Sunday, August 28, 2011

The state of the garlic fields

We've done multiple passes with the tine cultivator to pull out the quack. I would venture that quack and horse nettle are our two most aggressive invasives in our fields. We essentially utilized the stale seedbed program all summer but a couple of weeks ago, we did a final hand-weed and then seeded with covers.

Bill hand weeding Field #1

Field #1 got buckwheat

Field #2 and #3 got a green manure mix

Field peas, oats and hairy vetch

Sowing the manure mix brought our first experience with using an inoculant. We utilized the slurry method which was startling to us both with how well it worked!

We poured the seed mix into a trug. (I can not recommend trugs enough. I've used them for everything from harvesting, washing, carrying gear, and mixing inoculant.)

We then sprinkled the half of the inoculant packet over the seeds and sprinkled about 3 oz of water (from our water jug from the cooler) and using our hands we stirred the seeds around. The black inoculant spread evenly thru the seed and the seed remained dry enough to still be spread through our hand spreader.

Seeds in the trug

The teeny black specks are the inoculant

This is Field #1 with the buckwheat barely sprouting. I hope it hurries up! It has a lot of weed seeds that need to be smothered.

I recently harvested the onions from the farm garden. I bought these on a whim all dried and half sprouted in June from the bargain bin of the local Cuba City grocery store. We planted them as an experiment and we got about 100 (smallish) onions from our efforts. They are curing in the barn. This little experiment has us dreaming us all of the onion varieties we will grow next year!

Lovin' those bread trays

Saturday, August 27, 2011

Ag/Wood Shop

The shop foundation is poured, insulted and back-filled due to some long work days of Bill.

We recently got the containers delivered. These are going to be the sides of the shop with a space between the two which will get framed out. Roof trusses will span the empty area between and overhand the containers to create a building.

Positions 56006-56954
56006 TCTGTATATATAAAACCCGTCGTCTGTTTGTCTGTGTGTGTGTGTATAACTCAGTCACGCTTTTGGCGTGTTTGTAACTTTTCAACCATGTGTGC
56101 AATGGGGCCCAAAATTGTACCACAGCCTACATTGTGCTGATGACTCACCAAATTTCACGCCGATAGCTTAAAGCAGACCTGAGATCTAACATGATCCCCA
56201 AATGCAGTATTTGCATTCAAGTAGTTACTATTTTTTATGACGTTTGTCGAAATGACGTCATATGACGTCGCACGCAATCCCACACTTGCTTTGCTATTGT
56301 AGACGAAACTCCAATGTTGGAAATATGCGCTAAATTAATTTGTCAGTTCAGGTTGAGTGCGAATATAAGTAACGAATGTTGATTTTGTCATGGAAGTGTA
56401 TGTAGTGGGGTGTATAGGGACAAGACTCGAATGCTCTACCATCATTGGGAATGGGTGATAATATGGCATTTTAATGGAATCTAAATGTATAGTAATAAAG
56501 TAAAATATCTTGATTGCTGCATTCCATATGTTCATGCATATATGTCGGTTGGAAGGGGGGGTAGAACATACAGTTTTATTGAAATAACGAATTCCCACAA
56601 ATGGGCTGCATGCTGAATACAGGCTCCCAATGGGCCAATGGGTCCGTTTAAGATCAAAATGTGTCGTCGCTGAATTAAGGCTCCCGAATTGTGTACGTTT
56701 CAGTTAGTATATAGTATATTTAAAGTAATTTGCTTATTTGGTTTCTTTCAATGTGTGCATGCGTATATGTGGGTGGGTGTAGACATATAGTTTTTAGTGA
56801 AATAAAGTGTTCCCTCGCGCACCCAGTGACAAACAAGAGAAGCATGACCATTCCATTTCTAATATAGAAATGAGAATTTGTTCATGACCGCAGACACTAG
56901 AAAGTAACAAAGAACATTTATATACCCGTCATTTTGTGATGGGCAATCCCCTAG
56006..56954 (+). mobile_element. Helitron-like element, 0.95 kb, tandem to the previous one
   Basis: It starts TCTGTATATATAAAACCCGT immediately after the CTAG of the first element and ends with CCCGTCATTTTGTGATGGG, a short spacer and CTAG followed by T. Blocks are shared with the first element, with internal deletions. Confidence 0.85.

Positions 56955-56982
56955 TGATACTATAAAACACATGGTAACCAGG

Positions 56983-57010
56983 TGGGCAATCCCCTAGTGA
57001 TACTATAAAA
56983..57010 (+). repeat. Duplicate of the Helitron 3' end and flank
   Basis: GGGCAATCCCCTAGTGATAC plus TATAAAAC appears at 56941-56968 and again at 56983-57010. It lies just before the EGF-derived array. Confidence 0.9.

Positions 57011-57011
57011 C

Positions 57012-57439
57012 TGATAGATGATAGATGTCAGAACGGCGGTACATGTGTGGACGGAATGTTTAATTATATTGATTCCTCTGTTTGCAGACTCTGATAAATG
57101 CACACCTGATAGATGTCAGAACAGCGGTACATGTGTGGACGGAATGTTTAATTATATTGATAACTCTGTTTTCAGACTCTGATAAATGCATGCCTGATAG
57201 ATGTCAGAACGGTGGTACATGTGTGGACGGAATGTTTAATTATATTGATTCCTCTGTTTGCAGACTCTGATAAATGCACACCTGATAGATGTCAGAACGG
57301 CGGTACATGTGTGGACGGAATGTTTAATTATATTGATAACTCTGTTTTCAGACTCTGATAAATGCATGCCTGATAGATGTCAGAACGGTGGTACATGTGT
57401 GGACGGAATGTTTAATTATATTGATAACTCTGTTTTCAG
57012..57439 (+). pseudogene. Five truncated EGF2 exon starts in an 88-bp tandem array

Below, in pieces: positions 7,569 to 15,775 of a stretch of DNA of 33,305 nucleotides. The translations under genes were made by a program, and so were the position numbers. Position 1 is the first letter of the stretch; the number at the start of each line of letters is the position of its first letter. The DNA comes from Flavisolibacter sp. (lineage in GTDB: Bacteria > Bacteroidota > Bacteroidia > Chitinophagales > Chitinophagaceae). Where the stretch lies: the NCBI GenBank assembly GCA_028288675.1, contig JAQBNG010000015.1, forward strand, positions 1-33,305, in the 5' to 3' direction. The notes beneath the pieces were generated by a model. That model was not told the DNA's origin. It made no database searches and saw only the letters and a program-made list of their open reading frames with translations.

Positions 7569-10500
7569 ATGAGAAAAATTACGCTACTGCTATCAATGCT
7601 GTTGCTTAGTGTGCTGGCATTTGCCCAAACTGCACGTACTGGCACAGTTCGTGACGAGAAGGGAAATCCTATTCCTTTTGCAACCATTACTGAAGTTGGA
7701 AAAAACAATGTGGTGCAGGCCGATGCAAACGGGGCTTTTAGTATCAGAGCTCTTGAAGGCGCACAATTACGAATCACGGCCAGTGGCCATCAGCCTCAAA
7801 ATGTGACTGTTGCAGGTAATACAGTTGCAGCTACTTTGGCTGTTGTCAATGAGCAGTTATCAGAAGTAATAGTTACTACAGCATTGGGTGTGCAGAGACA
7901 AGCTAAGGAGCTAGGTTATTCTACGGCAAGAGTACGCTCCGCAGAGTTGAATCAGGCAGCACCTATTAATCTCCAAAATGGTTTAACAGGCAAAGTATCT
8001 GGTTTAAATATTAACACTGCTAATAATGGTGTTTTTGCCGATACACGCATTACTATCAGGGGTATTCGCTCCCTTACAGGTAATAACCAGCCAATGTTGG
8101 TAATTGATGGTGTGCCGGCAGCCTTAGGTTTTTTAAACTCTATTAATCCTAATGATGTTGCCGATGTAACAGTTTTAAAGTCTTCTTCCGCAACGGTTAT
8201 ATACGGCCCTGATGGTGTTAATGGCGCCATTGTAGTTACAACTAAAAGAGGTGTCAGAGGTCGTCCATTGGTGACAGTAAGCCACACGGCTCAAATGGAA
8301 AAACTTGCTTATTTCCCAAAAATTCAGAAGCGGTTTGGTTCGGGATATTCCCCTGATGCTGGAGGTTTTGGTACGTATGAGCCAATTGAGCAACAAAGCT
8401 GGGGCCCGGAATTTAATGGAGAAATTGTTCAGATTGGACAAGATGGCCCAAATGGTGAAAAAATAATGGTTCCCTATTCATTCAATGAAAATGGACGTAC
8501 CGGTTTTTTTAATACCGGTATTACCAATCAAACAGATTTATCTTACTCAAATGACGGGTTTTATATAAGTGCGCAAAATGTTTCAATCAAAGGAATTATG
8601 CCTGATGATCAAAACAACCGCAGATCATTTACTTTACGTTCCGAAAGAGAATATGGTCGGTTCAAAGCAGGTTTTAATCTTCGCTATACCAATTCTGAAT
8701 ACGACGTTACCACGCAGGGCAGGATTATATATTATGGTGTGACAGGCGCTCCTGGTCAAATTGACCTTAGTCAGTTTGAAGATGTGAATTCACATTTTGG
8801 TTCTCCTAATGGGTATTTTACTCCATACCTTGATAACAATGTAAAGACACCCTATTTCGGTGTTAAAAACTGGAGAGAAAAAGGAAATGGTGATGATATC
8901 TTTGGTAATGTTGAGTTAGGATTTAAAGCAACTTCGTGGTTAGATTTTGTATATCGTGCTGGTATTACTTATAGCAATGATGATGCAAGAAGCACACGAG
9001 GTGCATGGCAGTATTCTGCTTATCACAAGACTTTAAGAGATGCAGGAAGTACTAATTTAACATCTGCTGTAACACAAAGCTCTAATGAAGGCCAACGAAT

It was pretty unnerving as the semi had to back down a portion of the driveway, back past the barn and continue down the shop road.

I've been canning and jamming.

We are also now official TV free!

Wednesday, August 17, 2011

New G's

Sparky got some new friends.

We purchased two Allis Chalmers Model G's. These tractors were manufactured in the late 40's thru the early 50's for small farms. They have a creeper gear and the belly mounted implements allow the farmer to see exactly where the implements are in the soil. They hold their value well and are still very popular with market farmers.

I found two for sale on Craig's List in Cuba City, WI. That is only ~20 miles from the farm so we went over and took a look. We've been driving past this farm for months and watching their hoops, goats, chickens and the G's. So when we saw they were for sale we decided to pursue them. One runs fine and one doesn't run at all. Two cultivators were also included in the package. We eventually hope to convert the non-working one to an electric version.

We don't really need two more tractors, but we decided that if we don't like them or if they don't work out well for us we can always sell them.